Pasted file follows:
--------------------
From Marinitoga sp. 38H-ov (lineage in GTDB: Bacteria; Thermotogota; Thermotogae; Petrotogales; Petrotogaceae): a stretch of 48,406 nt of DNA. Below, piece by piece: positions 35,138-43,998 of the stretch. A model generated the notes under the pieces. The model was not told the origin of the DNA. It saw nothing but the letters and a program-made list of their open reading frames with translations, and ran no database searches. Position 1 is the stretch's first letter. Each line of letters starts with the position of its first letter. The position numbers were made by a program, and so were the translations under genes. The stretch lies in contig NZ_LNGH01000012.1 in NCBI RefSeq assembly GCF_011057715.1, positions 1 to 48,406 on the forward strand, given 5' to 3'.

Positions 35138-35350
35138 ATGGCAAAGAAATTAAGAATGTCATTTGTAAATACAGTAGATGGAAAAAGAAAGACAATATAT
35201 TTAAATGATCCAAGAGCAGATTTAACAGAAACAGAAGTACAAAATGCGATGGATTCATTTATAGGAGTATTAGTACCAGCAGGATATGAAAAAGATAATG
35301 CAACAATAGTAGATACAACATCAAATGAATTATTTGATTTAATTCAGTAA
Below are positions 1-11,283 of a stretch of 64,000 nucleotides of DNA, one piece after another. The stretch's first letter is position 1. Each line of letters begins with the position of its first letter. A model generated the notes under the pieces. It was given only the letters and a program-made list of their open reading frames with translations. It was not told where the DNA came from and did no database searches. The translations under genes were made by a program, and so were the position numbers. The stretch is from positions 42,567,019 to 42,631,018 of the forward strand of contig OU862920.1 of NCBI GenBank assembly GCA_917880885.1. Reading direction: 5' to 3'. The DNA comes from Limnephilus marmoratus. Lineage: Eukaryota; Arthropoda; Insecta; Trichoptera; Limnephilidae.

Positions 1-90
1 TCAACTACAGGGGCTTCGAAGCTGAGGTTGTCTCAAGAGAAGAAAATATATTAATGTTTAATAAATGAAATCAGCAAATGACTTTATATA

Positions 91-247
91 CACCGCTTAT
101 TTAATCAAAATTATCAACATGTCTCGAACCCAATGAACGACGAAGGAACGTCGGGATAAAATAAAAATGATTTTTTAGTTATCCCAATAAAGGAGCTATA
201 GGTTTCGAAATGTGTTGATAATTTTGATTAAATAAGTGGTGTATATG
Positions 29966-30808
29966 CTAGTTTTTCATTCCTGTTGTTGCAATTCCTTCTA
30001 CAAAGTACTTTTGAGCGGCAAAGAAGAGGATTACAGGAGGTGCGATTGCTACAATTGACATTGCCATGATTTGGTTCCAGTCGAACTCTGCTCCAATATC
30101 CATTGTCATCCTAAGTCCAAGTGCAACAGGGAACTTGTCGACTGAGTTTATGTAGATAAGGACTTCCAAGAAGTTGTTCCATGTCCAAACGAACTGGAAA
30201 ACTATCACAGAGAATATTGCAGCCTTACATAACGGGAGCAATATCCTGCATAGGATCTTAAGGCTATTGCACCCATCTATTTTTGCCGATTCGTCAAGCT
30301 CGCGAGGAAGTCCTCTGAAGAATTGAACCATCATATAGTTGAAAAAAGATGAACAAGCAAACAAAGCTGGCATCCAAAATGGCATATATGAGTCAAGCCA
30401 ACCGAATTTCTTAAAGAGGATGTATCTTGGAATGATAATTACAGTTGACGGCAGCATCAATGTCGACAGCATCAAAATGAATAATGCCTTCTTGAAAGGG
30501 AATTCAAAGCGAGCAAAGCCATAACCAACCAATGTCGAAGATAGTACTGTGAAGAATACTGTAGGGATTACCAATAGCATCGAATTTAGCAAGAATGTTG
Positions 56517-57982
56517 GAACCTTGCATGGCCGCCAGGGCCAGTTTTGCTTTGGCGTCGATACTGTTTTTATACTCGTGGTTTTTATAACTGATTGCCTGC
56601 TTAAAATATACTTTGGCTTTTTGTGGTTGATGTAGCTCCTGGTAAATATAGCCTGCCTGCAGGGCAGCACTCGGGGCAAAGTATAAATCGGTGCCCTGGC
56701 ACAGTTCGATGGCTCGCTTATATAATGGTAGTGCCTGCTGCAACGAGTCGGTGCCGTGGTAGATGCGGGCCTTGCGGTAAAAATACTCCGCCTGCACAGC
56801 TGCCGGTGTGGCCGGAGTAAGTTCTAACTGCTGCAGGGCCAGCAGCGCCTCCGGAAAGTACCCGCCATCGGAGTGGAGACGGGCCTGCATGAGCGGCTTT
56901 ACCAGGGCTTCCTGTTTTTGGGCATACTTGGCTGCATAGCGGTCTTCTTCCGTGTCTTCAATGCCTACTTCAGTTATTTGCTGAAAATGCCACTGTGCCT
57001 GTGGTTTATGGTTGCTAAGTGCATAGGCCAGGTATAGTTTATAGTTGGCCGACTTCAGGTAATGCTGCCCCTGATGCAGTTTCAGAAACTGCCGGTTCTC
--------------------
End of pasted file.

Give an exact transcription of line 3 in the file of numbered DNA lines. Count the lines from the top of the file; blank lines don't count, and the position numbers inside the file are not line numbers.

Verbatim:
35138 ATGGCAAAGAAATTAAGAATGTCATTTGTAAATACAGTAGATGGAAAAAGAAAGACAATATAT